This is a guest post from Elissa Freeman.
Should PR pros take white collar crime more seriously when developing crisis communications plans? Have we been failing our clients by not doing a better job of warning them upfront of the potential reputational hit resulting from knowingly breaking the law?
Ever since I read about the recent Walmart debacle in Gini Dietrich’s Spin Sucks blog, I couldn’t help but think how the role of crisis communications may need to evolve.
The usual formula goes something like this: Company X does wrong. Company X gets a call from a reporter with a major North American daily that is going to blow the lid off the transgression. Company X picks up the phone, calls their PR agency and cries, “Help! We’re all over the New York Times! Now what?”
And of course, we are there at the rescue. Developing plans, key messages, Q’s and A’s….doing our best to clean up and hopefully resurrect a reputation.
But has the time come where we need to talk about serious corporate wrongdoing to our clients/C-suite as part of our regular crisis planning? Do we need to be more articulate about ‘laying down the law’ so to speak?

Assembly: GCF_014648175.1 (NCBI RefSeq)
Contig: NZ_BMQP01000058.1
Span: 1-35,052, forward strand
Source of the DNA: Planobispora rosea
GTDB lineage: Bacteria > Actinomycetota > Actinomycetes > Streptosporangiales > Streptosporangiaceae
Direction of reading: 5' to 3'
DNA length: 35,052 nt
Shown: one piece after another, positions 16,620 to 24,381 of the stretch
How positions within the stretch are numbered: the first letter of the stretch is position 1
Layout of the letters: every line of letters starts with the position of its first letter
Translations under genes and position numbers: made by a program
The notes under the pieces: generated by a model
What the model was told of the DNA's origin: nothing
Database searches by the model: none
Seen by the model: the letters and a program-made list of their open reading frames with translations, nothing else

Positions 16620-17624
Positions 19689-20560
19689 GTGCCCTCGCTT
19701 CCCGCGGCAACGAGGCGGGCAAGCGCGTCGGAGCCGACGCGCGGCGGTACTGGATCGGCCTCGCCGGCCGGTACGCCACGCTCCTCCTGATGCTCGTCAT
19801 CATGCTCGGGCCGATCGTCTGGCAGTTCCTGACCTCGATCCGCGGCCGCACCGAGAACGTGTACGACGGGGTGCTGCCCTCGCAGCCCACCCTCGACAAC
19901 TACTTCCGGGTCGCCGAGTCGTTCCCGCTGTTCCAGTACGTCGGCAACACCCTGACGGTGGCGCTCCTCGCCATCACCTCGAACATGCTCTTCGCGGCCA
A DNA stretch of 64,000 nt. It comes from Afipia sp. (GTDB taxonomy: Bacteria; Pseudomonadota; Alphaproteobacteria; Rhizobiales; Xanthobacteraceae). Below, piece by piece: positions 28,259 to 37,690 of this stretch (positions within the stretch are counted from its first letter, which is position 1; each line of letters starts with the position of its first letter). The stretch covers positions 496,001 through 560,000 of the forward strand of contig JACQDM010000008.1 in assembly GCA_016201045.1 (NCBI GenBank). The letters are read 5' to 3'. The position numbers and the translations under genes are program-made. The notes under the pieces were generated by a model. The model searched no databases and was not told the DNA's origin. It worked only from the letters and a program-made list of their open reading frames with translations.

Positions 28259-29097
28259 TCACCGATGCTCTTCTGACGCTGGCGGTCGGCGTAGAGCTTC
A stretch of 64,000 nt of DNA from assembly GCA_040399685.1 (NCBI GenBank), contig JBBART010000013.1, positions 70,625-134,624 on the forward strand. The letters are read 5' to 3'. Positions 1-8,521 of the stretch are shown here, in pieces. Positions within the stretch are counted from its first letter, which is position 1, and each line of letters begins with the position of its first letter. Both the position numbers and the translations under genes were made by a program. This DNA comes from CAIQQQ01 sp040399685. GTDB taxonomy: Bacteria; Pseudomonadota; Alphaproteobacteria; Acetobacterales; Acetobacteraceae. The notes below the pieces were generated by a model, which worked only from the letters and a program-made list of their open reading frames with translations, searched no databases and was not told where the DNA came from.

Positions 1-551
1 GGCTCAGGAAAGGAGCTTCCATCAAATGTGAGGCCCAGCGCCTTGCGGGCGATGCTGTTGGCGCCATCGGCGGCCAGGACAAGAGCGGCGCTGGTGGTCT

We tend to gloss over the really bad stuff. I’ve even been part of those conversations. “Well, if (heaven forbid!) somebody dies, or you’re caught bribing someone…well, the crisis plan would kick in and we would follow best practices.”
I think we need to go further. We likely need to work with legal experts to develop awareness around ‘extreme crises as part of regular crisis planning. This would be beneficial on a number of fronts:
- Create a heightened awareness with the client, especially those in the Fortune 50 bracket, of the severe ramifications of white collar crime
- Involve the client/company’s Board of Directors in these discussions; they are often complicit with decisions that serve as a catalyst for wrongdoing
- Better prepare in-house counsel and the communications team with in-depth response mechanisms in times of crisis
I may be dreaming in Technicolor to think that PR could actually make a corporate giant think twice before trying to deke out the law. But I do think its incumbent upon those of us in our profession to at least try.
As a died-in-wool Toronto Maple Leafs hockey fan, PR veteran Elissa Freeman jumped at the chance to guest blog for a guy with the last name ‘Esposito’ from Boston. A 20+ year PR veteran, she was named one of Twitters’ Top 75 Badass Females and Toronto’s Top 150 Social Media Influencers.
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